An assertion that a Marine was killed in Iraq as punishment for the tolerance of the United States for homosexuality was repugnant, but it could not be the basis for a $5 million judgment, the 4th U.S. Circuit Court of Appeals ruled today.
U.S. District Judge Richard D. Bennett in Baltimore had ruled that the First Amendment barred a defamation claim against the Rev. Fred W. Phelps Sr. and his Westbro Baptist Church in Topeka, Kan.
But he allowed a jury to consider the claims of the father of Lance Cpl. Matthew A. Snyder for invasion of privacy by intrusion upon seclusion, intentional infliction of emotional distress and civil conspiracy.
Church members appeared with signs near, but out of sight from, Snyder’s funeral in Westminster, Md. The signs contained such messages as “Semper fi fags” and “Thank God for dead soldiers.”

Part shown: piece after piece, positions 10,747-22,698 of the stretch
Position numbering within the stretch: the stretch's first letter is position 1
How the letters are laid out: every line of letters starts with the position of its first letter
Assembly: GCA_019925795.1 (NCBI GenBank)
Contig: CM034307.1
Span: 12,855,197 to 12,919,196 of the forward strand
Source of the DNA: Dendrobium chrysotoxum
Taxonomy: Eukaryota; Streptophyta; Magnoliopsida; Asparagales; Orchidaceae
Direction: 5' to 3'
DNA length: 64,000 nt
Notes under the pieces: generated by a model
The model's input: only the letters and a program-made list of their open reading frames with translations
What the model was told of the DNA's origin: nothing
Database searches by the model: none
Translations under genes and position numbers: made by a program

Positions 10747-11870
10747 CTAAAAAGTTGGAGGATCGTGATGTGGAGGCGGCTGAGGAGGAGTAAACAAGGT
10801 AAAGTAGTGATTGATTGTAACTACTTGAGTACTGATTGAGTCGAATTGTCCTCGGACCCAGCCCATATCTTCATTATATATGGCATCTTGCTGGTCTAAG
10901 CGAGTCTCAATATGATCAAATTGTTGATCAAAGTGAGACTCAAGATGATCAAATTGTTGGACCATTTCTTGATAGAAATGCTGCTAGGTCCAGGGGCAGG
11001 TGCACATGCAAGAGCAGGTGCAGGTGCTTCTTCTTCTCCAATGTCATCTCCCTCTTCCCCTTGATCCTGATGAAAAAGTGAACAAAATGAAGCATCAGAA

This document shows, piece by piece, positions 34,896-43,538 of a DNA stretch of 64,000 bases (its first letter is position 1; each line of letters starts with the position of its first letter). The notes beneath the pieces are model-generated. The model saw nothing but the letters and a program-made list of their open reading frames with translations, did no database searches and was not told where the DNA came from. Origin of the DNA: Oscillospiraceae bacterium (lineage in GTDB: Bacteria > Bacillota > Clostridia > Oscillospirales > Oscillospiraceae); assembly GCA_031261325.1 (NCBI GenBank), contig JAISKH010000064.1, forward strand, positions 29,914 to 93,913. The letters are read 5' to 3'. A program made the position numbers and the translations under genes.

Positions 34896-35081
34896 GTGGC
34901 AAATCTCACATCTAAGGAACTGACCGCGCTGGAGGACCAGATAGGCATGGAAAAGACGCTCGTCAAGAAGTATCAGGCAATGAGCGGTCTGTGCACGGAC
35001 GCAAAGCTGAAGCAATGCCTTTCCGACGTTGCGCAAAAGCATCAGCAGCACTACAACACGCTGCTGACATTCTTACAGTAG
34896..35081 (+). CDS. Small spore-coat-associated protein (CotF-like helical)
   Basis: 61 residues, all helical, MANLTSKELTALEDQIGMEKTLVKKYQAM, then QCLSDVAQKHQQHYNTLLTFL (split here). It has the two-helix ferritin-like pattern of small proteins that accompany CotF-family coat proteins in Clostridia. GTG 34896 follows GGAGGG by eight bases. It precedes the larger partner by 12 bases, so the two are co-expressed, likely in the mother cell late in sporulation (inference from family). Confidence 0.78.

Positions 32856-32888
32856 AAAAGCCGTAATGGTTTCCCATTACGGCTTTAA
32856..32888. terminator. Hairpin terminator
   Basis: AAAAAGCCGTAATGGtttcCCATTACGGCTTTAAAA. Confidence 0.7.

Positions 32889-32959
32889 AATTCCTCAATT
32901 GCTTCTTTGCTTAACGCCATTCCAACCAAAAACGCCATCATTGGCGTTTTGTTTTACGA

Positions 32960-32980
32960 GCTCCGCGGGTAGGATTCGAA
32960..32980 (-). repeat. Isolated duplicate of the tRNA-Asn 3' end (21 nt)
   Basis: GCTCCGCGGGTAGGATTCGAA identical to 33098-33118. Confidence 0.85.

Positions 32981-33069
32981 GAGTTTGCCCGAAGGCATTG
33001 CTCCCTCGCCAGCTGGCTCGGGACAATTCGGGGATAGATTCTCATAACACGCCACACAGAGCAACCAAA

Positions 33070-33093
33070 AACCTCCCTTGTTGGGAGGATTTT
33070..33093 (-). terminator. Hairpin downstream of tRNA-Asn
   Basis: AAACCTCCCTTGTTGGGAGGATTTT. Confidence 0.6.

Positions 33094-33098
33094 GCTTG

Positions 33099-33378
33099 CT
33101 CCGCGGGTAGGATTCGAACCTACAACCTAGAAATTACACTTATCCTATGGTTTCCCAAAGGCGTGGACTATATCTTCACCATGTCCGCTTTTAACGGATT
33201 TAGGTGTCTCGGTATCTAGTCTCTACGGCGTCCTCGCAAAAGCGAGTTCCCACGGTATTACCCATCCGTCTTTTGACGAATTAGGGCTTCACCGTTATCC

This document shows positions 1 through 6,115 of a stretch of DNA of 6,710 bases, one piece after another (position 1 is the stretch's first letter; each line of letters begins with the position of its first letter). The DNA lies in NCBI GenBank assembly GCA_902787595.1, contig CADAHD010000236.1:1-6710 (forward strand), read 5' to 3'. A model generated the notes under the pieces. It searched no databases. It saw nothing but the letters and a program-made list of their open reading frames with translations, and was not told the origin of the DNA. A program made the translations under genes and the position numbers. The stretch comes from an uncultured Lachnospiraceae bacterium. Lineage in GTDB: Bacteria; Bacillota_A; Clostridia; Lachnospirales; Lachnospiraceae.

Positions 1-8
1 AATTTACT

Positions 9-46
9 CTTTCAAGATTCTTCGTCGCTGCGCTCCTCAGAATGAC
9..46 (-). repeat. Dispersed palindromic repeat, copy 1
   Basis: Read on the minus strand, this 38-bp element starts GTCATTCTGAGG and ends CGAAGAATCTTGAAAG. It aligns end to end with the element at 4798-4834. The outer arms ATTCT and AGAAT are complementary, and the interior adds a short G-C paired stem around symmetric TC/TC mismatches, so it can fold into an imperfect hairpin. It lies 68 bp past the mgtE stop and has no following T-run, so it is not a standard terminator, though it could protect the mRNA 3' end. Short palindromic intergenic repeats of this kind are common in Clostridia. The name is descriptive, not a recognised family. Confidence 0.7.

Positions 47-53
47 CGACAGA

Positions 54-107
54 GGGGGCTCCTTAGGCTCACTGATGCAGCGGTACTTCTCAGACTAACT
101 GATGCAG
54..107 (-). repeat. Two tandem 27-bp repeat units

After the funeral, a church member posted an “epic,” on its Web site stating that Snyder’s father had “taught Matthew to defy his creator” and “raised him for the devil.”
As distasteful as such rhetoric is, the 4th Circuit panel said, the First Amendment protects statements of public concern that fail to have a “provably false connotation” as well as those that employ “loose, figurative or hyperbolic language” on matters of public debate.
Because the trial judge should have reached such a conclusion before the trial, the panel reversed the verdict and, in effect, entered judgment for the defendants.
Phelps and his church members attracted national attention and revulsion by appearing at the funerals across the country of soldiers killed in Iraq with signs and rhetoric similar to that used at Snyder’s funeral.
By Alan Cooper